Yakuza 3 Review
Yakuza 3's compelling story, great atmosphere, and abundance of extracurricular activities make it the best game in the franchise so far.
- City of Kamurocho feels alive
- Diverse range of fun minigames
- Excellent voice acting
- Revelation photo challenges are hilarious.
- Occasional framing problems with camera during combat
- Weapon crafting system feels tacked on.
Yakuza 3 is a gritty, free-roaming adventure game that thrusts you fist-first into the Japanese underworld. But while it preaches violence to bend you to its will, it rewards players who uphold the hierarchical bonds of its namesake organisation. The juicy soap opera story, striking visuals, and kooky Japanese humour will suck you in, and though the game stumbles with some combat quirks, the abundance of peripheral activities will allow you to lose yourself in the city and will have you heading back to belt out one more karaoke tune long after the credits roll on the main story.
The story picks up a year after the events of the second game, and you reprise the role of Kazuma Kiryu, Yakuza and former fourth chairman of the Tojo Clan. After leaving the criminal world seeking a life less bloody, you establish an orphanage in Okinawa and play foster father to a handful of local children. In this role you do all the things parents do--confront school bullies, navigate the treacherous waters of teen dating advice, and extol the value of money. It's these seemingly banal exchanges peppering the storyline that reinforce the importance of family and represent the tradition and moral code of the Yakuza that Kazuma is witnessing being thrown by the wayside by gangsters seeking money and power.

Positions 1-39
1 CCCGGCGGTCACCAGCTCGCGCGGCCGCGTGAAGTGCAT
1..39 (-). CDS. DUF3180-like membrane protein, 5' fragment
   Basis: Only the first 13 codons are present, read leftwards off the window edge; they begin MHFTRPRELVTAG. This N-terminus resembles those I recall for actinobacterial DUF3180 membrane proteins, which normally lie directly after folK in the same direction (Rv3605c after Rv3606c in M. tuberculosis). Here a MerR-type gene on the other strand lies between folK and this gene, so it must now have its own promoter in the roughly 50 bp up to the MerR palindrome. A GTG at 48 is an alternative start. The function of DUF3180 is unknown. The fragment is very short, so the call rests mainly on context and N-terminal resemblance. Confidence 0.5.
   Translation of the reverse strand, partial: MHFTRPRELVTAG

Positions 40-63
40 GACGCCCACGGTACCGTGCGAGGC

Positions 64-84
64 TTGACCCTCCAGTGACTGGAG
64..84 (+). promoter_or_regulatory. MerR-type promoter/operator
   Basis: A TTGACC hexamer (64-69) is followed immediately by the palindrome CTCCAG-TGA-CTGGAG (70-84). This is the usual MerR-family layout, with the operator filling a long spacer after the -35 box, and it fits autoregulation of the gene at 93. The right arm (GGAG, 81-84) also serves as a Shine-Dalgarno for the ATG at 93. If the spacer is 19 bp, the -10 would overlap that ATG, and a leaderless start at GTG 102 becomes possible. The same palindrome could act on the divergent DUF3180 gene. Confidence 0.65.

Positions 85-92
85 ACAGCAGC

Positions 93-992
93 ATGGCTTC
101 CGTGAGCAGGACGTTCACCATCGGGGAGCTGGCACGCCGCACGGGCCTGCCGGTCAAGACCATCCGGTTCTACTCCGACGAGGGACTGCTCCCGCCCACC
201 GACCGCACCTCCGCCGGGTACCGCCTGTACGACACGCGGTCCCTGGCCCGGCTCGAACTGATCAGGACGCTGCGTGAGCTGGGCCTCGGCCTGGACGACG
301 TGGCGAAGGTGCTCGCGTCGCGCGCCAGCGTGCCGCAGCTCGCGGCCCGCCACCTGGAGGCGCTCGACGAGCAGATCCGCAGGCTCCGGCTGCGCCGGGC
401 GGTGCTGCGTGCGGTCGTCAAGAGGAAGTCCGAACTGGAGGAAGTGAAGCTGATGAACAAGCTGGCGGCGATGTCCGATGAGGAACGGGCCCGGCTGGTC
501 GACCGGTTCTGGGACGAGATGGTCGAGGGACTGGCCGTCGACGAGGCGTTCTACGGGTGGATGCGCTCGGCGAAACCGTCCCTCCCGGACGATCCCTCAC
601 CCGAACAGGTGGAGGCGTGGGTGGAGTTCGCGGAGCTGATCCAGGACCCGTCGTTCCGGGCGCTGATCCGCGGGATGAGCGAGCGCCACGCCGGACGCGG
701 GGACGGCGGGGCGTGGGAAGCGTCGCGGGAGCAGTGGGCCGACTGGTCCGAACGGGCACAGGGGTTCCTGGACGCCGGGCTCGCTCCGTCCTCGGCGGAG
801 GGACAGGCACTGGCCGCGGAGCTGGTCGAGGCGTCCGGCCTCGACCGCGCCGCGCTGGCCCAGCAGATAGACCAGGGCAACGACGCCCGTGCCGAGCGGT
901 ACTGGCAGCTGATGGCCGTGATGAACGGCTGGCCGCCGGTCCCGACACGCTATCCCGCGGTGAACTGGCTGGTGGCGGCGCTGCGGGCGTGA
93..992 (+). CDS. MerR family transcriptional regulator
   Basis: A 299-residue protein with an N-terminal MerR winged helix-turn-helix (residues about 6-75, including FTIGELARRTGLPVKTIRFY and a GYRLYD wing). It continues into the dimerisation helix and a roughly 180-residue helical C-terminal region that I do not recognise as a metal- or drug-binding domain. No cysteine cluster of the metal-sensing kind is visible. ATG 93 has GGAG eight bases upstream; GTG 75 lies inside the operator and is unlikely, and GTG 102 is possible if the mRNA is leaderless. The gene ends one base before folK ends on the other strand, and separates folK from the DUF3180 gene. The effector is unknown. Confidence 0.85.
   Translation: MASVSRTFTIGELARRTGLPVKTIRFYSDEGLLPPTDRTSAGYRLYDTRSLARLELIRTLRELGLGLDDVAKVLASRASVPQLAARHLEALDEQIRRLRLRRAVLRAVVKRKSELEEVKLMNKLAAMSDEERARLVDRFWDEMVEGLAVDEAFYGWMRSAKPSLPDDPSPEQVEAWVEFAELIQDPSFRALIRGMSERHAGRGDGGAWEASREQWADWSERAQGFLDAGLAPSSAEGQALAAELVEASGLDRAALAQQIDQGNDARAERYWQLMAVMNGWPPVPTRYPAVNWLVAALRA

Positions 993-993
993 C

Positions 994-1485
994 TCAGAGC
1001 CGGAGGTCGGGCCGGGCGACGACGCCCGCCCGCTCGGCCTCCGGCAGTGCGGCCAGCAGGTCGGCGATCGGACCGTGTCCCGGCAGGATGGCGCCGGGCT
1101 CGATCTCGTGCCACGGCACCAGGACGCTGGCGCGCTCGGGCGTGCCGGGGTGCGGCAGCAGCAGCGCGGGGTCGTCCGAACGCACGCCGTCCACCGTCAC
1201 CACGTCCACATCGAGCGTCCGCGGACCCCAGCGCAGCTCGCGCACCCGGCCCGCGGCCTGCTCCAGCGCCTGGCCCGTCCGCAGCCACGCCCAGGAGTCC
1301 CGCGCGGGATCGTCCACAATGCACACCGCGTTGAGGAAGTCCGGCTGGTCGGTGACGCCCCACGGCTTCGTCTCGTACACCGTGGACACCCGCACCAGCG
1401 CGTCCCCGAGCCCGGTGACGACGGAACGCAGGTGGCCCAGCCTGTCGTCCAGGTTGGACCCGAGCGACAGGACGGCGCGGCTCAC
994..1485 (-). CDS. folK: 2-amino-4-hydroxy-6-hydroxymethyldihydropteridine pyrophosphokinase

When the land the orphanage is built on becomes embroiled in a turf war between politicians and local crime groups, you do the thing you know best--find the problem and punch people in the face. Taking control of a local Yakuza family, you set about unravelling the web of intrigue surrounding who is responsible for the assassination attempt on the Tojo chairman, Daigo Dojima. Optional lengthy recap videos and written character dossiers about the first two Yakuza games are included on the disc, so while first-timers may struggle a little initially, you can quickly get up to speed on who people are and where they fit into the fray. Regardless of whether or not you watch the cheat sheet videos, by the end, and as a result of choices made by those around you and allegiances you form and break, there's a genuine emotional connection with the game's characters even without requiring you to understand the bulky story backlog of the series.